As part of this project, which began in October 2020 and ran through September 2022, Fraunhofer IKS and Magazino GmbH have produced a white paper on the challenges and potential of DevOps for the development of cyber-physical systems. In this, the researchers answer questions such as how DevOps differs from traditional software development and how DevOps processes can be implemented in view of the challenges posed.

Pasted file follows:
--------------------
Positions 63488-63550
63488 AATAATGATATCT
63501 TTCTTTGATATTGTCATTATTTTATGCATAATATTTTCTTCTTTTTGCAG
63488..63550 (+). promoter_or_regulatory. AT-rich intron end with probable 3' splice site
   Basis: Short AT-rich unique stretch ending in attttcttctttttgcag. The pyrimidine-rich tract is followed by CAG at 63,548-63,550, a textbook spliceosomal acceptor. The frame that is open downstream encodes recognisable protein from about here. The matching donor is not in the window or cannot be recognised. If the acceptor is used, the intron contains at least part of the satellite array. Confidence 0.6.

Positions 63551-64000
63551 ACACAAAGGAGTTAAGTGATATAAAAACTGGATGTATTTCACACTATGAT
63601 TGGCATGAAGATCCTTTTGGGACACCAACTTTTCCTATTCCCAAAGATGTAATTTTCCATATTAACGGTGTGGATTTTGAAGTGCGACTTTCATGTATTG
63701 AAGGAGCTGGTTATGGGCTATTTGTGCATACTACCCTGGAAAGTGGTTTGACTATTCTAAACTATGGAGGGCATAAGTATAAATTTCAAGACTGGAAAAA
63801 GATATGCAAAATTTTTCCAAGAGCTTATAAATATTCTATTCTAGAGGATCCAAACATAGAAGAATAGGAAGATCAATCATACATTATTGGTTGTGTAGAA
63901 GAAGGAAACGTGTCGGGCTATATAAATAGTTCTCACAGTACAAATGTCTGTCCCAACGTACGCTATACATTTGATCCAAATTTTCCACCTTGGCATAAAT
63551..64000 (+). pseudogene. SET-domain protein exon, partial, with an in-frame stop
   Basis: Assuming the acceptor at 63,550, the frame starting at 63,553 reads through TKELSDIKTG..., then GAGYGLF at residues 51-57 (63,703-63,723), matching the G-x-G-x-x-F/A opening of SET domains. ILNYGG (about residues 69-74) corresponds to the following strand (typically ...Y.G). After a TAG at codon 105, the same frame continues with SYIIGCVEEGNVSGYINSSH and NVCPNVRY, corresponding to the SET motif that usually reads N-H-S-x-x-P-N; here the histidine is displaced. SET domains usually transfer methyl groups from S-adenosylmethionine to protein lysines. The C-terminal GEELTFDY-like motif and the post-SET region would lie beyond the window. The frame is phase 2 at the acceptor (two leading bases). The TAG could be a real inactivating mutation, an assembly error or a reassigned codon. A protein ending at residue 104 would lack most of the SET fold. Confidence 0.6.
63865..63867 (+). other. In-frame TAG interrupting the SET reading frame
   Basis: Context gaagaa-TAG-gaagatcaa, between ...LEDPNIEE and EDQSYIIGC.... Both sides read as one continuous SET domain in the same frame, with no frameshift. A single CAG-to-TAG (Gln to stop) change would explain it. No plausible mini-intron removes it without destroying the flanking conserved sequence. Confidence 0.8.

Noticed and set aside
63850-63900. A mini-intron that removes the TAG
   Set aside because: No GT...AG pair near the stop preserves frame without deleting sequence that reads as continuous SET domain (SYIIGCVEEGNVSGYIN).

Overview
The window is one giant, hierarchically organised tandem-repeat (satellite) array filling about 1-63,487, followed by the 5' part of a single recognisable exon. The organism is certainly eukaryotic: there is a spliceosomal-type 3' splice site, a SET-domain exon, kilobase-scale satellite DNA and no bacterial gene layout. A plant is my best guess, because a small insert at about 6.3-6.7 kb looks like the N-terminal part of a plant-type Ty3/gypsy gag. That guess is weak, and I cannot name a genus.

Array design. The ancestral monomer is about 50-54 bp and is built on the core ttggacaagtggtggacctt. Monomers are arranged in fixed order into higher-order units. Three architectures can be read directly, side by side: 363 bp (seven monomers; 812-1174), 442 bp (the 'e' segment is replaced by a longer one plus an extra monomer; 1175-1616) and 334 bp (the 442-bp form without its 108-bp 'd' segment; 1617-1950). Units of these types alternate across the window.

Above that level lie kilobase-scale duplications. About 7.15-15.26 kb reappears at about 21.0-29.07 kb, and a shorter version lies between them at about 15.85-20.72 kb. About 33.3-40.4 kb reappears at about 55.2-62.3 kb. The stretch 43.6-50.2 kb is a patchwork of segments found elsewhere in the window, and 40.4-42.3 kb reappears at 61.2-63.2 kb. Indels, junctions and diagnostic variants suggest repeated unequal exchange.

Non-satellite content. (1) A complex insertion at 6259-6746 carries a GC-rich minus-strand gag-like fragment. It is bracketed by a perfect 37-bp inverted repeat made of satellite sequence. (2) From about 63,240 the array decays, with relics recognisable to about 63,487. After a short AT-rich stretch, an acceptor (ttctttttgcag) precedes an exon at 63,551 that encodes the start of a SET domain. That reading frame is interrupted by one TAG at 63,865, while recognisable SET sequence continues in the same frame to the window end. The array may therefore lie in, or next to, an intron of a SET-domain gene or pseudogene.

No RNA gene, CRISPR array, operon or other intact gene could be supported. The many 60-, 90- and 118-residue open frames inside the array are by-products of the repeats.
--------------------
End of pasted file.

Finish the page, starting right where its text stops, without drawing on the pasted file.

If you already have experience with DevOps at your company or are interested in the subject, we look forward to hearing from you.

Likewise, if you have any questions about the project, its research issues and its objectives, please do not hesitate to get in touch with the contacts listed here.

The project is being sponsored by the Bavarian Ministry of Economic Affairs, Regional Development and Energy (StMWi).